Consequently, the rewards that they design, which often add up to the largest expenses on a company’s P&L, don’t generate the return that they could and should, and their definition of “rewards” may be missing key elements of their employer’s value proposition, such as learning and development opportunities and much more.

Is this the case in your company? Bersin’s latest research into High-Impact Rewards suggests that approximately 80 percent of organisations are struggling to meet the expectations of their employees around rewards and are failing to drive high levels of maturity in their rewards function.

In many of these organisations, there is no or little collaboration between the rewards function and other HR functions, including talent acquisition, people analytics, learning and development, and diversity and inclusion. Moreover, when cross-functional communication does occur it tends to be unidirectional, with rewards functions sharing data, program, or policy information as needed and in a manner that does not generate or support true collaboration.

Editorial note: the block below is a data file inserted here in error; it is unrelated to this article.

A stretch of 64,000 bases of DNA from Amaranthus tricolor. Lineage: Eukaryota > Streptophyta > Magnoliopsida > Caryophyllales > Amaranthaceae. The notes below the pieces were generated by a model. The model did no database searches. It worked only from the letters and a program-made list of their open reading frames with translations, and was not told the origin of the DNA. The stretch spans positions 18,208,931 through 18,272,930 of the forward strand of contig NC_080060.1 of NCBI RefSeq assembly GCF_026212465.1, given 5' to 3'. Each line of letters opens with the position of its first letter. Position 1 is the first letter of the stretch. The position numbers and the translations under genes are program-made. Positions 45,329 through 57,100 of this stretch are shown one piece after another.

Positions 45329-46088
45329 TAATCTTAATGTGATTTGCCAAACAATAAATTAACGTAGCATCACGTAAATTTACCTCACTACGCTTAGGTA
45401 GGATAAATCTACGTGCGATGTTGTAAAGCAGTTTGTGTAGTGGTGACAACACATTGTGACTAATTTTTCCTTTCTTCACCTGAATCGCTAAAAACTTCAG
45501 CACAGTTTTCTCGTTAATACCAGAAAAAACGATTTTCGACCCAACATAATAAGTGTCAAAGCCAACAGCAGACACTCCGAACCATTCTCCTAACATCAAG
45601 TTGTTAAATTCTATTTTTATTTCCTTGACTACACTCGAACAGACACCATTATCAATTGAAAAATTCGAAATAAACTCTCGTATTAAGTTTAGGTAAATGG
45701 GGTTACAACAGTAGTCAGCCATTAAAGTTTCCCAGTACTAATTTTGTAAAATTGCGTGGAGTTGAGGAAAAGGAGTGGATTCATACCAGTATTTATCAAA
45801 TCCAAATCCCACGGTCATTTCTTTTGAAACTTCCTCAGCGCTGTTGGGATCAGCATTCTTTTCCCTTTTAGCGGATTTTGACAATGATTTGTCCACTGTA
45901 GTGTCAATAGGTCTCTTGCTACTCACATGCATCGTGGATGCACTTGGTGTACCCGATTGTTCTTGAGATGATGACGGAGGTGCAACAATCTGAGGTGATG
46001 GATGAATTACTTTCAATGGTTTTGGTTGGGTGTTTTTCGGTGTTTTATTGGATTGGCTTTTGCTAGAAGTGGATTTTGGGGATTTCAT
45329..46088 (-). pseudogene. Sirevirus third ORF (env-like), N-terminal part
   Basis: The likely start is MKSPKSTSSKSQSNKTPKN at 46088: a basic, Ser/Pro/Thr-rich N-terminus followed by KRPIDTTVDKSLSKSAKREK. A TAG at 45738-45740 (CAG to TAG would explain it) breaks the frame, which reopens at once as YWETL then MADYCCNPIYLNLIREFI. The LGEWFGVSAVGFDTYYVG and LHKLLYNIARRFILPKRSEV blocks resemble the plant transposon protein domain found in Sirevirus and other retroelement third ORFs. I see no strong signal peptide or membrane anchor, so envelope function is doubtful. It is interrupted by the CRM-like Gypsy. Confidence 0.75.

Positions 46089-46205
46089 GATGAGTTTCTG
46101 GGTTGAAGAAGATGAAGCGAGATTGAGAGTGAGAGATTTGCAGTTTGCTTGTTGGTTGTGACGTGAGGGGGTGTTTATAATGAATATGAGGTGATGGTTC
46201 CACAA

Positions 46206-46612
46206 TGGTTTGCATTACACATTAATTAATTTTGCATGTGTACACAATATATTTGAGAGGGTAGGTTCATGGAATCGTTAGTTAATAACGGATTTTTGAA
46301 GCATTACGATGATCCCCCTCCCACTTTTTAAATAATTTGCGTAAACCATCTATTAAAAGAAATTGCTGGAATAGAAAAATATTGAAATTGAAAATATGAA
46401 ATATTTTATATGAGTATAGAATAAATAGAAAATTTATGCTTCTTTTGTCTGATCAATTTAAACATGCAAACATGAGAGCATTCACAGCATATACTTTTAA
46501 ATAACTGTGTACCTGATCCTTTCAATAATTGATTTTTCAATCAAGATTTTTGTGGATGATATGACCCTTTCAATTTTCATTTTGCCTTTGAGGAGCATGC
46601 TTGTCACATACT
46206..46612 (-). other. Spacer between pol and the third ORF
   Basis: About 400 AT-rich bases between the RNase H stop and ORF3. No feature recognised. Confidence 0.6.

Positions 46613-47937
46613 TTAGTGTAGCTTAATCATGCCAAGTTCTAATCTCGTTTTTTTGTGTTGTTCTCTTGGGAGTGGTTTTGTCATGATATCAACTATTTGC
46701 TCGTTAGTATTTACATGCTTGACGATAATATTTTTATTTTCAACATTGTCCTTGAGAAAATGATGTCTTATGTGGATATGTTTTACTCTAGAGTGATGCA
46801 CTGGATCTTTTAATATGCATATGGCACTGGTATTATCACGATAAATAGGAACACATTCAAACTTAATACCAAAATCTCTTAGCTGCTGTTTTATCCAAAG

To help remedy this, the HR suite as a whole should look to embed regular communication across the suite, whether that means check-ins between functional leaders on a recurring cadence or, for more fluidity, deploying an online collaboration space.

The other 20 percent of organisations have more mature rewards functions. In these companies, rewards professionals collaborate consistently with their colleagues in other HR functions – especially talent acquisition – and throughout the broader organisation. Information sharing is a two-way street through which rewards teams not only share information, but also receive it from these other functions. Using such an approach with collaboration as a regular practice helps surface insights that can help rewards professionals design and deploy a compelling rewards offering, while also supporting the strategic mandates of other HR functions. Read the rest here.